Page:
Thanks to this system, Lava has not missed a single payment in the last two years. We pay our channel partners on the same date that was promised by us. This platform connects our factories, mother warehouses, state warehouses, distributors and retailers with the help of technology. Every transaction that happens in the ecosystem gets updated on our SAP ERP system. The best part is that anyone working in the Lava team can update information on this platform using a mobile phone. Be it a distributor, retailer or an instore promoter, if a transaction has to be carried out, it will only be through this platform—there is no other way to carry out transactions for Lava products.
Our channel partners use this platform to raise complaints and give us feedback as well.
From payments and complaints to product launches and scheme updates, our channel partners rely on just one platform. We now serve around 160,000 channel partners in India through this one system.
EB: Speaking of channel partners, which channel did you depend more on initially?
When brands from China started foraying into the Indian markets, there was a lot of cash-burn happening over the online channel. The offline versus online war, especially for feature phones, started intensifying. Consumers started switching to online channels because of deep discounts. Brands started following different tactics. Some created new separate brands for the online channel, while some started selling the same products at different prices on different channels.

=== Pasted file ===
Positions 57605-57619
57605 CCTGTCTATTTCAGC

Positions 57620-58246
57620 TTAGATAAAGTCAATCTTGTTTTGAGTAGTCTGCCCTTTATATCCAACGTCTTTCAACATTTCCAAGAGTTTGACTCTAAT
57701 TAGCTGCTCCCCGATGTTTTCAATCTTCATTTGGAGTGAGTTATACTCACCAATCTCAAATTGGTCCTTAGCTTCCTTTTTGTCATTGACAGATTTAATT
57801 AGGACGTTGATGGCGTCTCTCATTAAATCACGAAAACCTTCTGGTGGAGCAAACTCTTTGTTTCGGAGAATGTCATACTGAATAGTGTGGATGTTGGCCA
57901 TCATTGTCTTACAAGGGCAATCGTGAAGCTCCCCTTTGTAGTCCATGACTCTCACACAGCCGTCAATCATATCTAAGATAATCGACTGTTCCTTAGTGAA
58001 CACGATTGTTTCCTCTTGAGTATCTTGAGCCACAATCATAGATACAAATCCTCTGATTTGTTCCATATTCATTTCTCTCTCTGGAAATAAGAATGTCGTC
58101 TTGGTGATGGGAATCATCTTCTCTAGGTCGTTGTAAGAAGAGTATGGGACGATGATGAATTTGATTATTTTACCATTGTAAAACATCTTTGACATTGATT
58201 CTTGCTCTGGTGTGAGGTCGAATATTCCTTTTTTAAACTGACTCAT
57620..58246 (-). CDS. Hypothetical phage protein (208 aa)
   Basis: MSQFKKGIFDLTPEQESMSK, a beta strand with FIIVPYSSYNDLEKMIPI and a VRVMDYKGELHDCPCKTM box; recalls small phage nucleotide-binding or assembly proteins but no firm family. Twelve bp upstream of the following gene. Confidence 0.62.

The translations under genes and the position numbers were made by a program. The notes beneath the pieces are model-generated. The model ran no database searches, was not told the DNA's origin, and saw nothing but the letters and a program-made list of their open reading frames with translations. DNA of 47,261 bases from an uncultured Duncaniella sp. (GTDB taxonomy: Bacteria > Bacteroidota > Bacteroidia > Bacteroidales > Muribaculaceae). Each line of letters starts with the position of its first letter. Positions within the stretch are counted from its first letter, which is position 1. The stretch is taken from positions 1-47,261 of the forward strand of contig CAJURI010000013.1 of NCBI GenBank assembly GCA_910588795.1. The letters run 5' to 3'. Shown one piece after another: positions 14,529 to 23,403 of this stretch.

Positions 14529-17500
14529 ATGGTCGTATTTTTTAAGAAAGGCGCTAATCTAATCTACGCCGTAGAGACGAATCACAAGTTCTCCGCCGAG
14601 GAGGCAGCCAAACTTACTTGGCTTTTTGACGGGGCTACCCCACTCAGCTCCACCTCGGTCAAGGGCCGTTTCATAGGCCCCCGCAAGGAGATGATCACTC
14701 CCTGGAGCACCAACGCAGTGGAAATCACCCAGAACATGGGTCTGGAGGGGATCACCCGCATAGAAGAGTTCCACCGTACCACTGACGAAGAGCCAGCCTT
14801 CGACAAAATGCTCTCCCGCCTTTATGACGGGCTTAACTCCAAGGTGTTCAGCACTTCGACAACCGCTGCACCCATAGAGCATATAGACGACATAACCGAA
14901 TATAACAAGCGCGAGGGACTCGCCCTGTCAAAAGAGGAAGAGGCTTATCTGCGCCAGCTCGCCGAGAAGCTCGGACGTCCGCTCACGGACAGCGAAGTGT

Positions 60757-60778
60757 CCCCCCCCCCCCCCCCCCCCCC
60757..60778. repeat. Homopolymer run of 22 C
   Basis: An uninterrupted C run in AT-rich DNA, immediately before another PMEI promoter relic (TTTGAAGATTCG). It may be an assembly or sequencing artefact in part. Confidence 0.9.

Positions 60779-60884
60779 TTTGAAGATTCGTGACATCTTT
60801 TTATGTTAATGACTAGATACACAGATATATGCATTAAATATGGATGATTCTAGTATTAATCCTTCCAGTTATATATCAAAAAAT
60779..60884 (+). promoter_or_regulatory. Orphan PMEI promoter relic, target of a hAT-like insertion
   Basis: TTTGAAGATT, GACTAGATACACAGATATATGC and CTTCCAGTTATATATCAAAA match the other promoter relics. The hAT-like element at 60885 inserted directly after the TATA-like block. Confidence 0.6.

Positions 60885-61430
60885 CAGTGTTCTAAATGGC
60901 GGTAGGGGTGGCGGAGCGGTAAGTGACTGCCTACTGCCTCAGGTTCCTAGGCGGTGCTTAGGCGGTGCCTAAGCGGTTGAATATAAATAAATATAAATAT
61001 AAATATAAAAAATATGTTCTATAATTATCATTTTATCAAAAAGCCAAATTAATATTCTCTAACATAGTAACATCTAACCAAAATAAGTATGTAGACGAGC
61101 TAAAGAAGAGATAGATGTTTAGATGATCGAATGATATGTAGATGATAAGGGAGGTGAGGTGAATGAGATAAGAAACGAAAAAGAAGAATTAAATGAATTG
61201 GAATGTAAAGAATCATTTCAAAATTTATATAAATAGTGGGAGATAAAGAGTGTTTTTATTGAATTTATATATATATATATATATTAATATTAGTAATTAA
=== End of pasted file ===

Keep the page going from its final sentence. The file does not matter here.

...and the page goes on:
We decided to go the offline route. The reasons behind this decision included the consumers we wanted to serve and the channel partners we were associated with. Lava made it a point that whether on the online channel, or the offline channel, each of its products would be priced similarly. Coming back to the long-term goals again, we realised that the deep discounting was because of the cash-burn that was happening.
One day (in the long-term) the brands would have to stop this cash-burn. There has always been support and trust between Lava and its channel partners. They have been there for us in tough times and we have been there for them, too. That has also helped us extend
our channel presence in all parts of the country.
EB: You mentioned that the in-house design team, R&D and manufacturing also played a great role in your success. Please elaborate.